Yesterday (mid-June as it happened), I wrote about one of my favorites, the catbird. Fighting every known allergy (a new experience for me and one I would definitely have done without), I had everything I needed to say but felt it was as terribly flat may I admit as downright uninspiring as I felt?
Today, with sun shining, I decided it was time to get back to my weeding (I don't when it rains or lingers in the low 60s or, horrors! below) in spite of all that white stuff heavy in the air.
I may not feel better I don't think I could feel worse but I had the enjoyment of spending part of the afternoon with my subject.
I'd actually seen a pair furtively scurrying up the drive at breakfast (mine, not theirs) and easily recognized the "meeow" call as I dug. I also heard an oriole, the jay and perhaps a cardinal. Or was it a robin? Then I recalled that the catbird is as good an imitator as its cousin, the mockingbird. The others are all here. I know that. But were they in the bushes near me or was I getting the full benefit of its varied recital?
A lovely shade of gray with a black skullcap and a rich reddish-brown patch beneath its tail, today it sat on a wire right above me. I know now it prefers the highest site around but was grateful I could watch him as he sang.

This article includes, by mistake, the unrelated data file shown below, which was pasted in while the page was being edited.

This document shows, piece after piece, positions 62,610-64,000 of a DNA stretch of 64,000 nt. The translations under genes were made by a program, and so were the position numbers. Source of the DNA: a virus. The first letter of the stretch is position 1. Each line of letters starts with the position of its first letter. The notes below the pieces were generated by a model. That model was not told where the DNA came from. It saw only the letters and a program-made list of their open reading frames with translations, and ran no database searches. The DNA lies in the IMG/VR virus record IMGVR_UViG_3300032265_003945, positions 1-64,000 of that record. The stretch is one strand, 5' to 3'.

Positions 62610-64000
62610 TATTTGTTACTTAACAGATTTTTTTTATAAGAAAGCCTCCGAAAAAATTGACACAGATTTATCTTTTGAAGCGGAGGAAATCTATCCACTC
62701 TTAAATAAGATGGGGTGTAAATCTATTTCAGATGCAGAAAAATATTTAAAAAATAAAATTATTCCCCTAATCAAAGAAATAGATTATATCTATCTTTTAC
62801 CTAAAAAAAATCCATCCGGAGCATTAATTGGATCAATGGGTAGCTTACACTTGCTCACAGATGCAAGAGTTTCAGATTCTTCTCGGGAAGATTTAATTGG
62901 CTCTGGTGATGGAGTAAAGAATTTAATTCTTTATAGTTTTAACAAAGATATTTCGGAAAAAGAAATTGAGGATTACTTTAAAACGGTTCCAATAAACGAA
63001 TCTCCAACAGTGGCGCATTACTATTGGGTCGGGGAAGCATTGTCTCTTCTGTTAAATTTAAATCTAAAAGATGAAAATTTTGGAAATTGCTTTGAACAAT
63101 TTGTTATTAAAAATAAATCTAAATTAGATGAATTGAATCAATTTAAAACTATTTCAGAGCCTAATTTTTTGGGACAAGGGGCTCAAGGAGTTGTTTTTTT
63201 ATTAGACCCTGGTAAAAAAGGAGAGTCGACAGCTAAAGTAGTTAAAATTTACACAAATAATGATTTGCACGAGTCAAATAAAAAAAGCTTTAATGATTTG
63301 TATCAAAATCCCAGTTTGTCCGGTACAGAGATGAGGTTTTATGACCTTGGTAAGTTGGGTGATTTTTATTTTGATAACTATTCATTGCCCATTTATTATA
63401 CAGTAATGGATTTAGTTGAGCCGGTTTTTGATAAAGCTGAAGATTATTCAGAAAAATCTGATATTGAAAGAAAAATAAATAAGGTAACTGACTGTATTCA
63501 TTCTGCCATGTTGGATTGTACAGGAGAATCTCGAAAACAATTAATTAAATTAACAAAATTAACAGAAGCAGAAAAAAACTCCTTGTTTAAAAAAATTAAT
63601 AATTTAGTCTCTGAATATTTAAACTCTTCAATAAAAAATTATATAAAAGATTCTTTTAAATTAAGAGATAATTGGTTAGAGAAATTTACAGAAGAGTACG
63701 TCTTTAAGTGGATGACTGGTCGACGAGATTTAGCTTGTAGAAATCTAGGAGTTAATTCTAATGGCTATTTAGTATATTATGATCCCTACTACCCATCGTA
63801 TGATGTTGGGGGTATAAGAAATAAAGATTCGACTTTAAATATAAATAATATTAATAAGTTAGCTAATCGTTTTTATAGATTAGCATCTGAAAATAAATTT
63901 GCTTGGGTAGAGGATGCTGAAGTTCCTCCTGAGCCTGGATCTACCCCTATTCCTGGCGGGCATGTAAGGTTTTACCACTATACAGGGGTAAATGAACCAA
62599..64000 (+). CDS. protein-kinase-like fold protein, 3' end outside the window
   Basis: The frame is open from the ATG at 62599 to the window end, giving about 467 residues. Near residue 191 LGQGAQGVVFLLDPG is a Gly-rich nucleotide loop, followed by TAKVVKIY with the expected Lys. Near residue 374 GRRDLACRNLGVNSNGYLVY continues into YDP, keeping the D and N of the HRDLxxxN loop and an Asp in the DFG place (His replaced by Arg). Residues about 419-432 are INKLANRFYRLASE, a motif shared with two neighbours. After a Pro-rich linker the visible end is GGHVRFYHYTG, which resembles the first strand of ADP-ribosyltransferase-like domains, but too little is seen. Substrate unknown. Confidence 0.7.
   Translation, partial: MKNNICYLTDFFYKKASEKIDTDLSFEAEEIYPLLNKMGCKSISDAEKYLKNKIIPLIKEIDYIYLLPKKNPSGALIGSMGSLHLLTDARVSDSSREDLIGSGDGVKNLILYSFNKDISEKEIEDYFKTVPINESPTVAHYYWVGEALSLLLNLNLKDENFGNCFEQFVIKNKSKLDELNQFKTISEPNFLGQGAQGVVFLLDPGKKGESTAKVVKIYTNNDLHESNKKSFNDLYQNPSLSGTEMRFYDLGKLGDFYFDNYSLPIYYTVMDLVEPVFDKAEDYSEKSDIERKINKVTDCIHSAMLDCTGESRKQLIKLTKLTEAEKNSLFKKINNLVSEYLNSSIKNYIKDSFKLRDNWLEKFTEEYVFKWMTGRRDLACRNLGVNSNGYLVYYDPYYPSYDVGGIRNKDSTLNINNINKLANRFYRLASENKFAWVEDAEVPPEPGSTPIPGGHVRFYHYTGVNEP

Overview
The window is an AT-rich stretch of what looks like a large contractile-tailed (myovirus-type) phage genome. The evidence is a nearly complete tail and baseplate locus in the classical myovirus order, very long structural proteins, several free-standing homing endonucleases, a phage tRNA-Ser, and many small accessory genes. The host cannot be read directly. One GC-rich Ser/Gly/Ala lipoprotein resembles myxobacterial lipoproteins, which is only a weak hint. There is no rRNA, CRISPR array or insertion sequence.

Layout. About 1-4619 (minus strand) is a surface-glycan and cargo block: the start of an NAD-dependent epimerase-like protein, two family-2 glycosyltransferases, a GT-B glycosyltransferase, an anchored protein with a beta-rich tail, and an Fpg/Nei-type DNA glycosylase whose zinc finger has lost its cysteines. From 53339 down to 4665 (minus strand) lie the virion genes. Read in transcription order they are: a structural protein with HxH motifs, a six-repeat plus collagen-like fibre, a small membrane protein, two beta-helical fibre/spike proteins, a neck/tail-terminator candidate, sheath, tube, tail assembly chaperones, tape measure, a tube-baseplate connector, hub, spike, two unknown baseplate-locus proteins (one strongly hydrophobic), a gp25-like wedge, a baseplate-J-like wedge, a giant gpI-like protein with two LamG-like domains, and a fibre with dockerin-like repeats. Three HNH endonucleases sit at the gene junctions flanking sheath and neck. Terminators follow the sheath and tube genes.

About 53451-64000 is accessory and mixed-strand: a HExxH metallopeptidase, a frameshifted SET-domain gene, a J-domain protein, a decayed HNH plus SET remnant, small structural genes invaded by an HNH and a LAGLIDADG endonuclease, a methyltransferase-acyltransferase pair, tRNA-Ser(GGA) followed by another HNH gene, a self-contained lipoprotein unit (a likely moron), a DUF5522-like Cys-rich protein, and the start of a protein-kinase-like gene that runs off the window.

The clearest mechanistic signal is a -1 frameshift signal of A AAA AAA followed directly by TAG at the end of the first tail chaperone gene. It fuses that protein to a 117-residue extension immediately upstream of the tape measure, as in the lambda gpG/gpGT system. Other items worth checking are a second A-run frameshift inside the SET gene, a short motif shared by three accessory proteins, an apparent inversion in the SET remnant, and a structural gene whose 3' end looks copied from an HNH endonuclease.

It is that propensity to perch high that led to the expression "in the catbird seat" for it refers to one enjoying an easy superiority, one who really has it made. The baseball announcer "Red" Barber is credited with coining the expression, possibly picked up from years spent in the Deep South. Its first appearance in print was in the "New Yorker" in 1942 in a short story by that marvelous funny man, James Thurber. Called "The Catbird Seat" one of Thurber's characters describes it thus: " 'sitting in the catbird seat' means sitting pretty, like a batter with three balls and no strikes on him."
Officially known now as the Gray Catbird I had to really dig to find a reason for that for it seemed alone in all my reference books. Turns out there is an all-black variety in Mexico.
You'll turn a head or two if you tell a friend the bird if frugivorous. Then again, aren't we all? It simply means fruit-eating.
An insect eater, it does prefer fruits, especially all sorts of berries. (I was told gardeners like the catbird because of the insect-eating part but I doubt many would welcome a voracious berry snacker. Then again, they'll pass the seeds which in turn become a feast for chickadees and sparrows.)
I learned as well that this is a friendly little bird, happy to be sociable and thus among the easiest to hand-tame. (I did try once with a chickadee but confess I lack the patience. I mean, really, how many hours can one spend hand out-stretched waiting for a curious bird to make up its mind?)
Even if you're as impatient as I, this little love has much to recommend it. He's been known to rapidly respond when another bird cries in distress and might even care for the orphaned of another species. Nice to have around, right?
"Meow," I hear again.
It doesn't fool my cat or either of the dogs or usually even me. It's just a happy song and I welcome it to my garden.
Susan Crossett is a Cassadaga resident. Send comments to firstname.lastname@example.org